With a streamlined end-to-end logistics process, a defense ministry reduced costs without sacrificing the quality of its armed forces’ operational capabilities.
Defense logistics support—the activities involving the movement and maintenance of armed forces—accounted for nearly half of a European defense ministry’s annual operating expenditures. The ministry wanted to reduce those costs without sacrificing the quality of the armed forces’ operational capabilities in the air, land, and maritime environments. To that end, ministry leaders asked McKinsey to help develop and implement a series of recommendations that would streamline its end-to-end logistics processes.
Working closely with a client team consisting of both civilian and military personnel, we began by establishing a cost baseline for the ministry’s logistics operations. We then conducted detailed analyses of the ministry’s current logistics strategy, processes, and performance management in an effort to diagnose issues related to cost, quality, lead time, and inventory performance.
Based on this analysis, we helped design a new end-to-end logistics process. In total, we proposed more than 60 changes to the current process, with potential savings in the hundreds of millions of dollars. We defined the organizational and quality implications of the new process, identified key challenges that may arise during and after implementation, and developed an implementation plan as well as a tool to help the client track the benefits of the new process. We also quantified the improvement potential in costs, lead times, and availability. This first phase of the project took 6 months.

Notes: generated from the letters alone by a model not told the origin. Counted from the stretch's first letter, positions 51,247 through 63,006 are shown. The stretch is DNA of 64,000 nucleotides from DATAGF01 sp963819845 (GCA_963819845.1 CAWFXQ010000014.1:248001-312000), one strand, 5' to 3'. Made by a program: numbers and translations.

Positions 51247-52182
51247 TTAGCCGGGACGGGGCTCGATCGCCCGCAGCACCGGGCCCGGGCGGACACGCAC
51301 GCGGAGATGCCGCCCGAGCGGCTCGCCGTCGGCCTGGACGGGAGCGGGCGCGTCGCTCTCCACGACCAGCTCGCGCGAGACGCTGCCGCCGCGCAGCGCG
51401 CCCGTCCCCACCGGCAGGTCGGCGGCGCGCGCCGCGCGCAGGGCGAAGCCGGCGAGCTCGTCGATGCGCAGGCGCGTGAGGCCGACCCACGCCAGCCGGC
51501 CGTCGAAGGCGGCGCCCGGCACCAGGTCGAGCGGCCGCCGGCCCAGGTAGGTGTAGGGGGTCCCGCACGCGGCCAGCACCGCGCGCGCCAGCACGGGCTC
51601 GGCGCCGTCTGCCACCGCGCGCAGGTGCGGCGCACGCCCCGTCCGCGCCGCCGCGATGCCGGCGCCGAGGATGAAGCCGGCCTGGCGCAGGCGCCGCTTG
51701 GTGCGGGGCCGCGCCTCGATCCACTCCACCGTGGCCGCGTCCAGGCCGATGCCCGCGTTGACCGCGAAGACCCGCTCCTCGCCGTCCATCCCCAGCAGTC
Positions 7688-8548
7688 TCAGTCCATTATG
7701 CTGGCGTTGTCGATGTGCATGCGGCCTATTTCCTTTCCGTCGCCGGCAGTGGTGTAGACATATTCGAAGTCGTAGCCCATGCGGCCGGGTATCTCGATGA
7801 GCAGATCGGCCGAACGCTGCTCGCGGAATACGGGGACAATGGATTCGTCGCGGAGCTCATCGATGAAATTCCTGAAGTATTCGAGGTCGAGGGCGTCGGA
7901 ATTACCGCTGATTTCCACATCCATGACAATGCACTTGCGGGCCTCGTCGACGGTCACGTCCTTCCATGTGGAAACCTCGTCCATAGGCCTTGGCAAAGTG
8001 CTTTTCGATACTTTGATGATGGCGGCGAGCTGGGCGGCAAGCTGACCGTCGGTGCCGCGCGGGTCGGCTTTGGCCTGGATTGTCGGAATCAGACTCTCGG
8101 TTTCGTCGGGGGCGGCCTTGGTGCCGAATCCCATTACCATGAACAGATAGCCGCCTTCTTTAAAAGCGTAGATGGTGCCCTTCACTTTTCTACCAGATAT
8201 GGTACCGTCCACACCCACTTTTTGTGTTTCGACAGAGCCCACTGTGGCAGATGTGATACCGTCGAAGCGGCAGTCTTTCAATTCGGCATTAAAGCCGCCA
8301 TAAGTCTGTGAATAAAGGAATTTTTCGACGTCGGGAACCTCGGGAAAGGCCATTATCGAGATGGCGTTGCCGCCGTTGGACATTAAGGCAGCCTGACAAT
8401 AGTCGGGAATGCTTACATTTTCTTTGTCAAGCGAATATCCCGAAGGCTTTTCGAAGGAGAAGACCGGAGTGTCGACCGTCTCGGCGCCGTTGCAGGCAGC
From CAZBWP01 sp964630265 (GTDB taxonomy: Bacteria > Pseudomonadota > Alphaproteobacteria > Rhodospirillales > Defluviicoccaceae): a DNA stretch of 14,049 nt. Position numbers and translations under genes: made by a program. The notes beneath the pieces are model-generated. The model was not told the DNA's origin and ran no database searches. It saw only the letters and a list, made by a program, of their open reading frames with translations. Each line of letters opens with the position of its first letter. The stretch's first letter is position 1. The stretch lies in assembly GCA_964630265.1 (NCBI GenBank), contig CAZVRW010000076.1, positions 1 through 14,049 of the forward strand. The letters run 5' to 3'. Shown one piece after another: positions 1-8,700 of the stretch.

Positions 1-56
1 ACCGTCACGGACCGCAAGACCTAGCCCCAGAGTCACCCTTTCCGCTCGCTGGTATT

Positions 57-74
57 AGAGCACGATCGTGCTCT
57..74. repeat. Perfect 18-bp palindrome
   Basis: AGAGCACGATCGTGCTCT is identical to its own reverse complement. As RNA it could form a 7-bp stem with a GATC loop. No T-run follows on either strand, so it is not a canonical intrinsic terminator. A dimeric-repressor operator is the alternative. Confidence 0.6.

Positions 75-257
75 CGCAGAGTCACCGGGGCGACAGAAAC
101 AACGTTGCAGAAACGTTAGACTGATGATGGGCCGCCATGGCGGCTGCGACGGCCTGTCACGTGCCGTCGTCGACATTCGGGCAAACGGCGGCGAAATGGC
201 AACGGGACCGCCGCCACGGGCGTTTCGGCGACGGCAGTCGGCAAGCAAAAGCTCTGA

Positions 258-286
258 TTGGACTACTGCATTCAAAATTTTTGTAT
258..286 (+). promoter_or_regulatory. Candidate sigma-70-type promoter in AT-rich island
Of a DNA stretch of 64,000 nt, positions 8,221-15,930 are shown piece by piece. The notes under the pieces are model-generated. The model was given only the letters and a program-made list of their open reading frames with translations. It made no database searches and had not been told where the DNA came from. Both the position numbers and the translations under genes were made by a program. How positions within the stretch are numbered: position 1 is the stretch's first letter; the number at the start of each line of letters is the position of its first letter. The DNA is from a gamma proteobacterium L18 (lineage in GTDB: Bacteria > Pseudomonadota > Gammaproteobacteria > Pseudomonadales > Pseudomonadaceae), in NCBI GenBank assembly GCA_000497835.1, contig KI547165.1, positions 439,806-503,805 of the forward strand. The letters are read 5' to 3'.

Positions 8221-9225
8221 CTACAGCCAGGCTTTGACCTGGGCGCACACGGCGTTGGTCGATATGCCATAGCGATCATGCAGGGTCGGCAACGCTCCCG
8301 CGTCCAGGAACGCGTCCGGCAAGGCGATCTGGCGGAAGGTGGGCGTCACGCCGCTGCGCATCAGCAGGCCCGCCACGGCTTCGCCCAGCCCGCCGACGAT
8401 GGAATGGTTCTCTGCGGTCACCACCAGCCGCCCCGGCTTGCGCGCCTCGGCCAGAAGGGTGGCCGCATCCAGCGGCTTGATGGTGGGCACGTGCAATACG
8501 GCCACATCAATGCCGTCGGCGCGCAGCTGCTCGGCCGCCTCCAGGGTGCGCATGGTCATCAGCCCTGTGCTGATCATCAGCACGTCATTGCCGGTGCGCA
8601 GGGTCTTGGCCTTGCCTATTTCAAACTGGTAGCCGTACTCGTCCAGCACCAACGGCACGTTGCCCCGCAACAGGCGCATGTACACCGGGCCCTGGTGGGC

We then supported the transition to implementation. To confirm the size of the benefits, test how quickly they could be realized, and build the client’s capabilities for implementing the recommendations independently, we began a series of pilot projects. Our expectation was that the pilots would take 18 months, but in one-third of that time we were able to confirm our initial savings estimates.
Following the pilot phase, the ministry began full-scale implementation. We continued to work with the client on the maintenance and support of platforms including helicopters; light vehicles and armored personnel carriers; minesweepers, destroyers, and submarines; and fast jets and transport aircraft.
Within a year of implementation, the ministry had captured several hundred million dollars in net efficiency gains, equivalent to 2 percent of its total spending on logistics support. One year later, the ministry reported that net efficiency gains had increased to more than half a billion dollars.
The government’s audit office reviewed the ministry’s work in improving its logistics-support models. The results of that review, which were made public, were highly positive, confirming that the ministry had reduced costs dramatically while maintaining—and even, in certain cases, improving—performance.